Sunday, March 07, 2010

Caution: Engage Brain Before Opening Mouth

If you've been reading my random comments over the last few years, you know some of my favorite aphorisms. Just to recap two of them:

"Freedom of speech is not the same as freedom of smart;" and,

"Don't let anyone else do your thinking for you."

I've been thinking a lot about these two rules lately in the context of recent events.

You may have read about the incident this past Thursday in which a disturbed young man pulled a gun at the main entrance to the Pentagon and opened fire on two policemen...with predictable results. It turns out that the shooter was fueled with anti-government anger and conspiracy theories that led him to drive from California to Washington to be able to strike at what he believed was a government that, according to an online post attributed to him, "would use its powers to convert military, intelligence, and law enforcement bureacracies (sic) into instruments for political control and the domination and subjection of society, while discrediting, destroying, and murdering honest individuals within those services that work to root out corruption and faithfully serve their fellow citizens."

Where does someone come up with some of these ideas? Oddly enough, in many cases, from people who ought to know better.

Look back to two famous quotes from Ronald Reagan, the icon of today's ultra-conservative movement:

"In the present crisis, government is not the solution to our problem, government is the problem;" and,

"Government is like a baby. An alimentary canal with a big appetite at one end and no responsibility at the other."

When the President of the United States mocks and derides the government of which he is the head, how can citizens maintain the respect for civic authority that is the mainstay of a democratic society?

Listen to the talking heads of Faux News, and to the commentators of the far right and far left. What you hear is a constant drumbeat of anti-government anger. And what is the ultimate result of all this?

* A man is shot and killed at the entrance to the Pentagon when he tries to shoot two armed police officers.

* A man angry at the Internal Revenue Service crashes his airplane into a building occupied by the tax agency in Austin, Texas.

* Timothy McVeigh and his accomplices use a truck bomb to blow up a federal office building in Oklahoma City.

I believe people like these are spun up in part by irresponsible anti-government rhetoric that provides apparent justification for irresponsible extremist behavior. We shake our heads in amazement that people in the Middle East swallow the mindless religious bigotry and hatred churned out by radical Imams, but we somehow fail to recognize that the same sort of twisted language is being used by political extremists here at home to justify their positions.

Perhaps you don't like the government. That's fine. It's your right. Your freedom of speech is protected by the First Amendment to the Constitution. But, as Hansell Duckett once said, "What this country needs is more free speech worth listening to." And we all know what Bilbo says.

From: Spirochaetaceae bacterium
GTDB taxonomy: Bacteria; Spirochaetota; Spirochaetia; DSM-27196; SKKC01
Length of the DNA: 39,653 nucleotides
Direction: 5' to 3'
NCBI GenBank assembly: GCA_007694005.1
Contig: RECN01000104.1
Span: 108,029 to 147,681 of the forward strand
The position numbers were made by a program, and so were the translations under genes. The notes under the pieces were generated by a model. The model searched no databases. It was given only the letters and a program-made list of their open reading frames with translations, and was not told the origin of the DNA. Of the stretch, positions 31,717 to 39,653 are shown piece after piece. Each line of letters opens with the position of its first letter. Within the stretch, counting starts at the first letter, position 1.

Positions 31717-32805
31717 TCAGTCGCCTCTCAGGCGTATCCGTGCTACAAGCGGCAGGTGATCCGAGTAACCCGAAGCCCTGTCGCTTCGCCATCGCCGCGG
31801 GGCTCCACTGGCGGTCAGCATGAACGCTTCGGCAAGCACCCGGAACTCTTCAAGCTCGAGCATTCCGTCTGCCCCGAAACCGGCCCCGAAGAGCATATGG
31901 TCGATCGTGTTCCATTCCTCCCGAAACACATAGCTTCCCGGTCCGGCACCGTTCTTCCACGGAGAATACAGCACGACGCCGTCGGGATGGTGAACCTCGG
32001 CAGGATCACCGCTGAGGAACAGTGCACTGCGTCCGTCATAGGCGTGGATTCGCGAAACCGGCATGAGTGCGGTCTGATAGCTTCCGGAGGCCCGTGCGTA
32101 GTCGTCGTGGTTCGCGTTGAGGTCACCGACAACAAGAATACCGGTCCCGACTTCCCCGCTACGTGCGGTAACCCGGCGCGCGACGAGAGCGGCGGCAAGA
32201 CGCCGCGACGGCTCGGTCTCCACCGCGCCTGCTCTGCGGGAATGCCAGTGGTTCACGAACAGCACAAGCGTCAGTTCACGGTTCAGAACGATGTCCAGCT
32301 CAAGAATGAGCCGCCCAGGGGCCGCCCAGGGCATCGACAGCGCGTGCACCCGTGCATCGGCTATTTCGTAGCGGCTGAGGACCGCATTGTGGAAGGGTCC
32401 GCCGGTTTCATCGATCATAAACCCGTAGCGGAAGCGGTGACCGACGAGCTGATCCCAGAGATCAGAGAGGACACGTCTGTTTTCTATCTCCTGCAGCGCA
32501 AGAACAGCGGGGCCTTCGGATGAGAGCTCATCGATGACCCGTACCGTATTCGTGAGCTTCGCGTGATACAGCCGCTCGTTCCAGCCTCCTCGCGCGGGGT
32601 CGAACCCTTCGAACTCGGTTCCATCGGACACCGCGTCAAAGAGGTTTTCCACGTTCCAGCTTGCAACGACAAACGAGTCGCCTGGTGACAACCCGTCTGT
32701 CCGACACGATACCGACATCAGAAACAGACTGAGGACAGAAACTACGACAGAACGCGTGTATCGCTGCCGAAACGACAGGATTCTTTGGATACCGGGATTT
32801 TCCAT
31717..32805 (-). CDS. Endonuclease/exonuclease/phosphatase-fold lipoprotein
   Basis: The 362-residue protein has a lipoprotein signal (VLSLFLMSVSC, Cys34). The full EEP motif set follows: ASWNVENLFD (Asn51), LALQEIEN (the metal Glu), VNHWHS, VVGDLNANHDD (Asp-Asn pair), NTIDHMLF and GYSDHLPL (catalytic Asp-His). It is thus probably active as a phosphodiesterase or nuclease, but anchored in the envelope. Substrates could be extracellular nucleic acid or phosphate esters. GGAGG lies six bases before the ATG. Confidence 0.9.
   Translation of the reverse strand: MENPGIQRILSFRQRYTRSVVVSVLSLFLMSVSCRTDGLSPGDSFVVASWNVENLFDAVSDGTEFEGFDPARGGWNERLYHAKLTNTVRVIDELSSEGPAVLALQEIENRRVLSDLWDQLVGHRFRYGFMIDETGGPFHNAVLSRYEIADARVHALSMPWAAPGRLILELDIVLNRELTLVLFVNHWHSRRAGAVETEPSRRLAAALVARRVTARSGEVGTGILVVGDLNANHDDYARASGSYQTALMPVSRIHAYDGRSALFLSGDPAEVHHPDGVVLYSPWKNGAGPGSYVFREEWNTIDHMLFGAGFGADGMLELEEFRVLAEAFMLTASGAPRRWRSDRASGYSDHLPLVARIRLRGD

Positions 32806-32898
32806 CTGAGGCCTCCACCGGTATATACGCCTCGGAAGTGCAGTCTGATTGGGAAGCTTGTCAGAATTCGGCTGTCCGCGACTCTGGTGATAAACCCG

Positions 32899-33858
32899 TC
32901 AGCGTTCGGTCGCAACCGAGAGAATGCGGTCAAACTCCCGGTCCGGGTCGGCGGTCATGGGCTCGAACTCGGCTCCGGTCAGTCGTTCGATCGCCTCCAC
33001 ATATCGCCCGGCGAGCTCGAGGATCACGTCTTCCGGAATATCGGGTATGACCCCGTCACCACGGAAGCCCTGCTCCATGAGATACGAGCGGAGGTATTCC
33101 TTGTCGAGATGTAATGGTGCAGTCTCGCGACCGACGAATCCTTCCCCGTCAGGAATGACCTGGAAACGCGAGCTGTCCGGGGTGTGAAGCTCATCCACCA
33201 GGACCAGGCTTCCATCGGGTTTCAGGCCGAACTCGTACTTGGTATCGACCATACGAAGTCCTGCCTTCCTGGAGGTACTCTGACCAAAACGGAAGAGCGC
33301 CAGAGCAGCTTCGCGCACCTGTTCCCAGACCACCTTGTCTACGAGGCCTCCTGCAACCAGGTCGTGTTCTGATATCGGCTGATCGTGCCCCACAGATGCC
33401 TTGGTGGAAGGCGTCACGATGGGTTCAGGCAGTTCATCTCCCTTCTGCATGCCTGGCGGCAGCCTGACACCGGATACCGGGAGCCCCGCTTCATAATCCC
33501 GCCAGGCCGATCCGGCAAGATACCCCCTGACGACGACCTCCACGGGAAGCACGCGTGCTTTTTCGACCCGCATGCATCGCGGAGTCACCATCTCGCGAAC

If you listen closely to many of the talking heads who rail about government actions they claim are unconstitutional, you will find that - in most cases - they have only the vaguest idea of what the Constitution actually says. A survey conducted in 2008-2009 yielded some interesting insights into what Americans actually know about the document that set up and guides their government, and which guarantees their basic freedoms. You can read the results of the survey here.

So, what's the message today?

Don't believe everything you hear, especially if your main source of information is Faux News and rigid talking heads of the radical right and left. If someone tells you what the Constitution and the Bill of Rights say, double-check by reading them yourself - you can buy copies in any bookstore, check them out from any library, or find them online by clicking the links I've provided.

There's a difference between freedom of speech and freedom of smart. There's a difference between spouting what you've heard someone else say about the Constitution and actually reading it and understanding it on your own. There's a difference between working to change the opinions of people you don't like and deciding it's easier to just kill them.

We are at a difficult time in the history of this country. Solving our problems will require people of all political viewpoints working together to develop compromises that work rather than gridlock that doesn't.

But I'm not holding my breath. And, sadly, neither should you.

Have a good day. Think. More thoughts tomorrow.

Bilbo

3 comments:

Mike said...

News item - A man is trying to come up with a plan to eliminate all 535 members of congress all at once. His biggest hurdle has been trying to get all of them in one place at the same time let alone keeping them there for any length of time to carry out his plan.

Jean-Luc Picard said...

Thinking before saying anythin g is very wise.

John said...

Another nice rant!